Speaking in tongues has been around for thousands of years, and references to it can be found in the Old and New Testament.
The individual appears to be speaking in an incomprehensible language, yet perceives it to have great personal meaning.
Now, in a first of its kind study, scientists are shining light on this mysterious practice, and are attempting to explain what actually happens physiologically to the brain of someone while speaking in tongues.
Researchers at the University of Pennsylvania School of Medicine have discovered decreased activity in the frontal lobes, an area of the brain associated with being in control of one’s self.
Researchers first looked at devout Buddhists, comparing their brain activity before, and then during deep meditation.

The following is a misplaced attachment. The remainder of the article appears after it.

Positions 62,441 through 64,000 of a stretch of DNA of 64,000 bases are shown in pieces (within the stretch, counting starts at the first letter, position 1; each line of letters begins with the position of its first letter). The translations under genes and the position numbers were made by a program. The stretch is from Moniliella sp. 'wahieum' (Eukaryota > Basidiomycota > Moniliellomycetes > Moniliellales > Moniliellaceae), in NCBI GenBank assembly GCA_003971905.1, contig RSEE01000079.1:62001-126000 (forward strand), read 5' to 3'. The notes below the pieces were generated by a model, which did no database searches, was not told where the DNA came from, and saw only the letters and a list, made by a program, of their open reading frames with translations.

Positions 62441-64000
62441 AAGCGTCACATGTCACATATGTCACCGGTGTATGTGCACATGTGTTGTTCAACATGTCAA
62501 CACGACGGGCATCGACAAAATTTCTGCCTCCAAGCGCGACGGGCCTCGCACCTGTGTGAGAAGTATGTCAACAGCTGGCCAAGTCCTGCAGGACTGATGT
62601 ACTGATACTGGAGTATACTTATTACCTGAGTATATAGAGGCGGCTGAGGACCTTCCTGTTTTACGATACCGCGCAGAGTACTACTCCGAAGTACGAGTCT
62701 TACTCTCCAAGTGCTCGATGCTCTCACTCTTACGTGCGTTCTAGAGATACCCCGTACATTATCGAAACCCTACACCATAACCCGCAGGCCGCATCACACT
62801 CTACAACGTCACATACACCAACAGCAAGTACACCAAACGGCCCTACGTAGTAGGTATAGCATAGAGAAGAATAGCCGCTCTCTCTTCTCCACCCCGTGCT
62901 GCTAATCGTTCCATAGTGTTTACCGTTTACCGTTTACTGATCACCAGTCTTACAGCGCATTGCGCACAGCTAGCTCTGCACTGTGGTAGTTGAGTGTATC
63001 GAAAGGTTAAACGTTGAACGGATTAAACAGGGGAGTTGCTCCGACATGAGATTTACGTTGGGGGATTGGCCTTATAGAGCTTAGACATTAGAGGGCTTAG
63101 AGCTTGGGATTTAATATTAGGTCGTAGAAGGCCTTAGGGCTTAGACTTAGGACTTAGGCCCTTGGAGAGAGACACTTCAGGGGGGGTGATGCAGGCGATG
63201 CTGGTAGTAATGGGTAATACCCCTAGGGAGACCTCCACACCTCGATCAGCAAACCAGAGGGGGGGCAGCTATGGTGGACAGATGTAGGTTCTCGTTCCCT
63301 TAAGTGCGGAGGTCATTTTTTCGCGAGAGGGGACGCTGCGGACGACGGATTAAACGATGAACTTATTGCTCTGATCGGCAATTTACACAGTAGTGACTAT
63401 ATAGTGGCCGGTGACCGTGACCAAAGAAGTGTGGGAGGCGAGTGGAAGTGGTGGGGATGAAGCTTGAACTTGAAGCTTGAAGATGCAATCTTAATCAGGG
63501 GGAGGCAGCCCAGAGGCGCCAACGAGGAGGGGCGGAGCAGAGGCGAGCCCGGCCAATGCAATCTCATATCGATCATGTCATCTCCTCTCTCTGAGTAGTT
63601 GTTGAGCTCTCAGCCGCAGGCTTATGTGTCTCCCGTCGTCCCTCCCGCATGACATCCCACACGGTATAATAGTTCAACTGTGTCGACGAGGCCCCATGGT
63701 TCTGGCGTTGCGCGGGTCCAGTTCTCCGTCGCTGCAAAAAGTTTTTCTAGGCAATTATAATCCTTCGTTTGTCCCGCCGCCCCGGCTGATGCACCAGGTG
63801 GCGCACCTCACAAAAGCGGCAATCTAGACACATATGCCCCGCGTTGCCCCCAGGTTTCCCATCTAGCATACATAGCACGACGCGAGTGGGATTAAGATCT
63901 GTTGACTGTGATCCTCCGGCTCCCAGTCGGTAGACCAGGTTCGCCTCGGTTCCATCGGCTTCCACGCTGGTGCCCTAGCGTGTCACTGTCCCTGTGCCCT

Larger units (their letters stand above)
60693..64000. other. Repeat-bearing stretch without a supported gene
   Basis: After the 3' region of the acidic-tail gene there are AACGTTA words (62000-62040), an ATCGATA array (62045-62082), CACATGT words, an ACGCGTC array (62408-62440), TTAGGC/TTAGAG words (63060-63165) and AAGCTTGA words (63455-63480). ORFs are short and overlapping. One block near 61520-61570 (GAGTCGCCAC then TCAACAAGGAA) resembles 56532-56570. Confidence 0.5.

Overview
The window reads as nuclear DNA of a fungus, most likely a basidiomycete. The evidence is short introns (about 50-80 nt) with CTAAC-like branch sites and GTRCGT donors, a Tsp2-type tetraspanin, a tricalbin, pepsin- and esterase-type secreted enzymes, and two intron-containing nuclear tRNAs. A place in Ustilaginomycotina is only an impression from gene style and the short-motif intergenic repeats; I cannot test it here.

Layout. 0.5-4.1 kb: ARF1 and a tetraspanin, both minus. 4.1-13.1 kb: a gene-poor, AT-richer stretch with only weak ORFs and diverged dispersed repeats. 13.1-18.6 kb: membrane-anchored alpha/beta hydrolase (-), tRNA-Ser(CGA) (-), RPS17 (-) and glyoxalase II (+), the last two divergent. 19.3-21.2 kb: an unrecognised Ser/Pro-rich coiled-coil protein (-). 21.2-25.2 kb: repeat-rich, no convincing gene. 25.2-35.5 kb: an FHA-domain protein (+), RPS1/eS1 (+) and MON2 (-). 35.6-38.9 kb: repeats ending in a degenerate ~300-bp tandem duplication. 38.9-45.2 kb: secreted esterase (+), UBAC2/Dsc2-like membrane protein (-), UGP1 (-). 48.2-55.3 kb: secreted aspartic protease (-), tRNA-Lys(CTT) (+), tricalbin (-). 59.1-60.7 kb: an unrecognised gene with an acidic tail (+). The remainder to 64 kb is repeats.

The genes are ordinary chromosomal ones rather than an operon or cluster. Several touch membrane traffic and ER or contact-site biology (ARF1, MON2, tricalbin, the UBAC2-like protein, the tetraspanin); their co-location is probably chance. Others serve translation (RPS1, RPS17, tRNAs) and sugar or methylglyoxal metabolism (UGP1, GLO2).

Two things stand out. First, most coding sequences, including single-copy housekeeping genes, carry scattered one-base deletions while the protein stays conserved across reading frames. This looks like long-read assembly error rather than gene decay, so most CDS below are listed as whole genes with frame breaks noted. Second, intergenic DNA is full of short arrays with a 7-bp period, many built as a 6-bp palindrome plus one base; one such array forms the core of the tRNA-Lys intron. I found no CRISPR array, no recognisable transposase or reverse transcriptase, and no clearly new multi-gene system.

“When our Buddhist meditators were focusing on this visual, sacred object, a couple of things happened in their brain. One is that they activated their frontal lobe. The frontal lobe, right behind the forehead, is what helps us to focus our attention on whatever we’re doing,” Newberg said.
At the same time, of the parietal lobe — the part of the brain that gives us our orientation or sense of self — Newberg said,
“What we had predicted was that if people lose their sense of self, and lose their sense of space and time during a practice, that they would actually be blocking the sensory information that comes into that area, so that it can’t do its normal job. So that area goes dark. And that’s exactly what we saw in our Buddhist meditators.”
Newberg found a similar loss of self with Franciscan nuns, who claim prayer helps them feel at peace and at one with God.
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